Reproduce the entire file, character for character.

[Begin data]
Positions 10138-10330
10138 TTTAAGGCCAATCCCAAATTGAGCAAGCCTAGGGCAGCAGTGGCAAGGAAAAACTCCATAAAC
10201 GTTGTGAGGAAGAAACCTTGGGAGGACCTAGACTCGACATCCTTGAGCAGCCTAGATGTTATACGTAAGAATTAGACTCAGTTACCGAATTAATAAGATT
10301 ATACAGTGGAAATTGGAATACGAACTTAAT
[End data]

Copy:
Positions 10138-10330
10138 TTTAAGGCCAATCCCAAATTGAGCAAGCCTAGGGCAGCAGTGGCAAGGAAAAACTCCATAAAC
10201 GTTGTGAGGAAGAAACCTTGGGAGGACCTAGACTCGACATCCTTGAGCAGCCTAGATGTTATACGTAAGAATTAGACTCAGTTACCGAATTAATAAGATT
10301 ATACAGTGGAAATTGGAATACGAACTTAAT